Inscription reads: "Less than a month after his defeat at Kernstown, Gen. Thomas J. "Stonewall" Jackson retired to the Elk Run Valley to rest his troops and plan for the spring campaign. With his men camped all along Elk Run and into Swift Run Gap, Jackson made his headquarters here in Elkton (then Conrad's Store). Jackson used this house, then the residence of the widow of John Argabright. According to staff member Henry Kyd Douglas, Jackson's room was empty of furniture except for a thin mattress on the floor."
In the days that followed, the house became a beehive of activity with the arrival and departure of couriers and officers including Gens. Edward "Allegheny" Johnson and Richard S. Ewell as well as mapmaker Jedediah Hotchkiss. A major disagreement developed here between Jackson and Col. Turner Ashby over the lack of discipline in the cavalry following a botched attempt to burn bridges in neighboring Page County.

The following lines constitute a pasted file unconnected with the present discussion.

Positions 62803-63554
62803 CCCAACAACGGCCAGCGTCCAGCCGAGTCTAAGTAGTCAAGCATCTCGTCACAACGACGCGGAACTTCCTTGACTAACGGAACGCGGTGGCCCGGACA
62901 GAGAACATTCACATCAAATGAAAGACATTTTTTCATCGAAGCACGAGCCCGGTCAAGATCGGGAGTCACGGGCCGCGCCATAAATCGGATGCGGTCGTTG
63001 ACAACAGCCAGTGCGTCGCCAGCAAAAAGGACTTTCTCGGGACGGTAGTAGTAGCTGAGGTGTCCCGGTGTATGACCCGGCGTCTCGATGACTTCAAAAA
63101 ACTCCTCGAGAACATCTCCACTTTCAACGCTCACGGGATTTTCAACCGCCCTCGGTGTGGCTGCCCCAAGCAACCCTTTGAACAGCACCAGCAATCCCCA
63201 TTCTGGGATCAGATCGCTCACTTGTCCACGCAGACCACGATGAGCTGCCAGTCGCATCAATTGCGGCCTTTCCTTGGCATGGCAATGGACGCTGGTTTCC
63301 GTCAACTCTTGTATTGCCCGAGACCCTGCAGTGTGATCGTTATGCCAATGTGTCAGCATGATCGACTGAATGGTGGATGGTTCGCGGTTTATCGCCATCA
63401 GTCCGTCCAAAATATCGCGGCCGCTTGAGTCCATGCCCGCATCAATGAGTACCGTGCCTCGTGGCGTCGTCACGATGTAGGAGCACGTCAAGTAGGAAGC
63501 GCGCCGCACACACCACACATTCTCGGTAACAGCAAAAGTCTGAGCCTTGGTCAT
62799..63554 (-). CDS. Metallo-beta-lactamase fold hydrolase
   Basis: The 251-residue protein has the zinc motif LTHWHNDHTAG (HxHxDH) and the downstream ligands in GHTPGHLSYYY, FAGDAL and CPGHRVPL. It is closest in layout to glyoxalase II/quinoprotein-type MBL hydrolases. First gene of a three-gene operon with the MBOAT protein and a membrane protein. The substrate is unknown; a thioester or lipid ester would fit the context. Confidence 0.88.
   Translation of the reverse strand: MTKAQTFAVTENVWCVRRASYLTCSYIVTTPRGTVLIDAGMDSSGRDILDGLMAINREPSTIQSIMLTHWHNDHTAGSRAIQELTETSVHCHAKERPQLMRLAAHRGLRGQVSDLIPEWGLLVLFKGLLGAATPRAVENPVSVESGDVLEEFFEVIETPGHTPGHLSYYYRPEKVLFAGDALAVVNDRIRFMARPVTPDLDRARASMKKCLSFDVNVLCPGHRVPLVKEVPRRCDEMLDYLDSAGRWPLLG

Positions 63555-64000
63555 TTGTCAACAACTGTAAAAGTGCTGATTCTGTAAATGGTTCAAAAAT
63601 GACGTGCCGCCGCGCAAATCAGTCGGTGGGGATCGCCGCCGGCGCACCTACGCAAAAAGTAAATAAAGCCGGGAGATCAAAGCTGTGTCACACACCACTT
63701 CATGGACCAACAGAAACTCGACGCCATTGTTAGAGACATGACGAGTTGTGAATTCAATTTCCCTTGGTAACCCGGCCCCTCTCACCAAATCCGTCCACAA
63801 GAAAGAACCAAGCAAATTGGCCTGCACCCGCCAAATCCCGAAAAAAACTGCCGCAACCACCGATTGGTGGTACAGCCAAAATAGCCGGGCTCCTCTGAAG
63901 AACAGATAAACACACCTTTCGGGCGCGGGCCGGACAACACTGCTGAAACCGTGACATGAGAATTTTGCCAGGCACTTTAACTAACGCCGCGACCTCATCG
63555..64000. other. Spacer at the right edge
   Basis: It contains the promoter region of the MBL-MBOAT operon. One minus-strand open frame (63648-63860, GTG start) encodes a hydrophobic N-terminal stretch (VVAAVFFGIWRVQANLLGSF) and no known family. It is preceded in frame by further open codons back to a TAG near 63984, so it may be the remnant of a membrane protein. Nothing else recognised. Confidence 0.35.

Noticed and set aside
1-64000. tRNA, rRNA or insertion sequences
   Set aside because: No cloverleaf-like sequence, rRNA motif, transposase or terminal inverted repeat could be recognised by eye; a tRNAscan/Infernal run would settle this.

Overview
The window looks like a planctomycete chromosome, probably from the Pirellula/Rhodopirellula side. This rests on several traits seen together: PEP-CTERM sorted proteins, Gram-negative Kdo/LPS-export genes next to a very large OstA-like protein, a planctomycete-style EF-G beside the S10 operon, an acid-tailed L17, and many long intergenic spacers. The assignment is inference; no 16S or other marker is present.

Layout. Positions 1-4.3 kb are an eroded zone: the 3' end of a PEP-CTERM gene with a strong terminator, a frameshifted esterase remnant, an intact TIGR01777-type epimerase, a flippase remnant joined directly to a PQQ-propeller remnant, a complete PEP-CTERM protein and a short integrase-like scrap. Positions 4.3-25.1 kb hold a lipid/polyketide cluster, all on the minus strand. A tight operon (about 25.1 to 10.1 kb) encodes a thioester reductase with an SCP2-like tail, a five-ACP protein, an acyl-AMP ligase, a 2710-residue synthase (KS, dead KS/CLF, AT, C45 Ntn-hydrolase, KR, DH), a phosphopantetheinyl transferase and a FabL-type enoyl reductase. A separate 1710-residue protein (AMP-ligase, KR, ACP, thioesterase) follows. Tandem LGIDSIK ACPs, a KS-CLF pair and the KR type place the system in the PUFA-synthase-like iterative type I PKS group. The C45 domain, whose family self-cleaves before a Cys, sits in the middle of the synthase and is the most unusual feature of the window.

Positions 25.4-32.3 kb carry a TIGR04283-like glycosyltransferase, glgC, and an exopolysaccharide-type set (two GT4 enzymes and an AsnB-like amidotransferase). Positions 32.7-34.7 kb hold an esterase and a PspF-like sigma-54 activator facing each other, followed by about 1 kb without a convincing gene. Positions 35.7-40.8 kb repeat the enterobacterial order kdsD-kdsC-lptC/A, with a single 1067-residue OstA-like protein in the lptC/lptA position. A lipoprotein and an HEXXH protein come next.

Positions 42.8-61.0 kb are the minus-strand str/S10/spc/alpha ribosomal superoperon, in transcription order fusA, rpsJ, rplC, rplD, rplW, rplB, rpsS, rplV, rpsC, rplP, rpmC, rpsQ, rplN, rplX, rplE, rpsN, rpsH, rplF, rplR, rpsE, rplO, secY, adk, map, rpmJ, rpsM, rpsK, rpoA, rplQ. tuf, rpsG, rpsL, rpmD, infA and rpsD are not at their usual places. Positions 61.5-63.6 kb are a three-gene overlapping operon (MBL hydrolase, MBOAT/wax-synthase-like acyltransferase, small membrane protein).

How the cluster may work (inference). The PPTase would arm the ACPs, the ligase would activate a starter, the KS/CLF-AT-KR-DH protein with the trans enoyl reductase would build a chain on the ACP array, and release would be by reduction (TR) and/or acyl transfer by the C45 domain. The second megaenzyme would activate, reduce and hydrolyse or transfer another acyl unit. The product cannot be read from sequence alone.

While Jackson was consumed with military affairs, he did not forget his wife, Mary Anna. Unlike in Winchester a few months before, she was unable to join him here. "I do so much want to see my darling," wrote Jackson, "but fear such a privilege will not be enjoyed for some time to come."
Within days of leaving Conrad's Store on April 30, Jackson gave Union observers the impression he had retreated from the Valley. However, in a series of stealthy moves, he reentered the Valley, and by May 8 had attacked and defeated General Robert H. Milroy's Federal army at McDowell.
This house was built in 1827 by Henry Miller, Jr. (the grandson of Adam Miller, perhaps the first settler in this part of the Shenandoah Valley). Samuel Gibbons, a local resident, performed the joining and carpentry. Gibbons' son, Simeon Beauford Gibbons, was later a student of Jackson at the Virginia Military Institute and, at the time of Jackson's stay here, a colonel of the 10th Virginia Infantry, which encamped nearby. Col. Gibbons was the most senior Confederate officer killed at the Battle of McDowell.